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Vol. 43. Issue. 4.July - August 2023
Pages 383-516
Vol. 43. Issue. 4.July - August 2023
Pages 383-516
Letter to the Editor
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Efficacy and safety of semaglutide in a diabetic and obese patient on incremental hemodialysis. Does it also contribute to preserving residual renal function?
Eficacia y seguridad de la semaglutide en un paciente diabético y obeso en hemodiálisis incremental. ¿Contribuye también a preservar la función renal residual?
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José Carlos de la Flora,
Corresponding author
jflomer@mde.es

Corresponding author.
, Javier Deirab, Tania Monzónc, Francisco Valgad, Cristina Albarracína, Elisa Ruiza, Miguel Rodelesa
a Servicio de Nefrología, Hospital central de la defensa Gómez Ulla, Madrid, Spain
b Servicio de Nefrología, Hospital San Pedro de Alcántara, Cáceres, Spain
c Unidad de Hemodiálisis, Avericum S.L., Las Palmas de Gran Canarias, Spain
d Servicio de Nefrología, Hospital Universitario Dr. Negrín, Las Palmas de Gran Canarias, Spain
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Table 1. Changes over time in lab test and haemodialysis parameters.
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Dear Editor,

Diabetic kidney disease is the most common cause of advanced chronic kidney disease.1,2 However, the therapeutic options continue to be limited for patients with diabetic kidney disease on maintenance haemodialysis. GLP-1 receptor agonists (GLP-1 RA) contribute to improving blood glucose control by reducing glycated haemoglobin (HbA1c).3 Other beneficial effects include feeling full, weight loss, increased natriuresis, lower blood pressure, decreased albuminuria and slowing down the progression of diabetic kidney disease.4,5 Despite this, its use in haemodialysis is rare.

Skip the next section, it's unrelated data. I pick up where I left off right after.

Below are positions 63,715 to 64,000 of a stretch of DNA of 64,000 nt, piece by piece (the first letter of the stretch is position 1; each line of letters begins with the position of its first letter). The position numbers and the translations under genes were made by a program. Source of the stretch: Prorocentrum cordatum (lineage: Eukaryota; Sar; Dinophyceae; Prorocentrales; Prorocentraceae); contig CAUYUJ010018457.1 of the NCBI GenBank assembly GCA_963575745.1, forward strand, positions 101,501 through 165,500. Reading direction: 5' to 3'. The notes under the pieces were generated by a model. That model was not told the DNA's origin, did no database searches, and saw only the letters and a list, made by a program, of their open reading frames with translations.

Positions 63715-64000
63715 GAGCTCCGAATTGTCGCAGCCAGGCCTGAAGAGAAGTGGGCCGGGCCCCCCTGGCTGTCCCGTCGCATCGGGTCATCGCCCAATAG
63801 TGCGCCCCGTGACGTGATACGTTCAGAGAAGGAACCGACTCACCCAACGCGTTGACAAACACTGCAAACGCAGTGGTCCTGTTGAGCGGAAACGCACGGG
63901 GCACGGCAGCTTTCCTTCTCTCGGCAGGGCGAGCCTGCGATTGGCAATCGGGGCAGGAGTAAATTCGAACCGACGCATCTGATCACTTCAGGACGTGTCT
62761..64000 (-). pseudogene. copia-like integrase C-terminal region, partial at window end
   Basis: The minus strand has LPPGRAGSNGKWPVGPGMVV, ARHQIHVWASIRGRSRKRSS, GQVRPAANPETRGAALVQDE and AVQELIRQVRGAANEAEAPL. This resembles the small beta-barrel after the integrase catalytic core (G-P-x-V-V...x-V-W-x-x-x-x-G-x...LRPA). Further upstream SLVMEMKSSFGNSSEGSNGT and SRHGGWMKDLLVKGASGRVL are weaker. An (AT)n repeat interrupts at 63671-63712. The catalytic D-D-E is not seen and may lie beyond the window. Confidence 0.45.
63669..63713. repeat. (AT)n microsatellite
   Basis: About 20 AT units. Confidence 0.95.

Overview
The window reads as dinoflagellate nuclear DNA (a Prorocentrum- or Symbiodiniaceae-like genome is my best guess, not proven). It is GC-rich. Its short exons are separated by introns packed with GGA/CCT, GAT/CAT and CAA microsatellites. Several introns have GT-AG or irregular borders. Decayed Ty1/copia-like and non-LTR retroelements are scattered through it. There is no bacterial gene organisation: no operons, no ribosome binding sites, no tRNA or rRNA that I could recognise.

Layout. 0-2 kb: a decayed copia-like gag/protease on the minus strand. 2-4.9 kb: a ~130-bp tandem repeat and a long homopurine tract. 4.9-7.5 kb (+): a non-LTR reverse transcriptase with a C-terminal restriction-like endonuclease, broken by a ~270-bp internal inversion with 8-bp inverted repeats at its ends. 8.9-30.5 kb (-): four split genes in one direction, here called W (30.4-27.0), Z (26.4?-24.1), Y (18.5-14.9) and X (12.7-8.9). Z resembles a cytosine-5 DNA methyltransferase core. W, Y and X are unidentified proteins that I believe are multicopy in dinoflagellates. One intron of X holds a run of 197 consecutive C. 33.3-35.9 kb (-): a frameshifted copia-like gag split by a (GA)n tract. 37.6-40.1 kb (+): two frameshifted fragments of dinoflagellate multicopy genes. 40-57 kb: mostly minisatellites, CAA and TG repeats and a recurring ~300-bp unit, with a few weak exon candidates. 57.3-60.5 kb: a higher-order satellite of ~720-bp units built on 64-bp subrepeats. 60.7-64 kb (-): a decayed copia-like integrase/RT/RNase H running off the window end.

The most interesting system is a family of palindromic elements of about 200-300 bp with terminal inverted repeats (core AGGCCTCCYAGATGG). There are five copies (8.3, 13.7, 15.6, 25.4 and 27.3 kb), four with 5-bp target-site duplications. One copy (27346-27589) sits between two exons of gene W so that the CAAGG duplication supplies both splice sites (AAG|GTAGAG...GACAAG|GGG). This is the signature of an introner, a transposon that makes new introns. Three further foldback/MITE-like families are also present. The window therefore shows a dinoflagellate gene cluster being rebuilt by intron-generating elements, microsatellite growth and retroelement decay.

We present the case of a 56-year-old man with high blood pressure, chronic obstructive pulmonary disease, advanced chronic kidney disease on pre-dialysis, type 2 diabetes mellitus treated with 32 IU of insulin detemir, 3mg repaglinide and 5mg linagliptin a day, with HbA1c at 8.5% and BMI 36.5kg/m2. In January 2021, he started incremental haemodialysis with one session/week (240min) with an asymmetric cellulose triacetate dialyser (1.9 m2) (ATA®) due to uraemic symptoms, poor blood pressure control and moderate-severe hyperkalaemia. His serum creatinine was 6.97mg/dl (estimated glomerular filtration rate using the CKD-EPI formula, 8.48ml/min/1.73 m2), creatinine clearance (CrCl) and urea clearance (KrU) measured by 24-h urine 16 and 5.84ml/min/1.73 m2, respectively. His glomerular filtration rate measured by the half-sum of CrCl and KrU was 10.92ml/min/1.73 m2 and the albumin/creatinine ratio was 3200mg/g.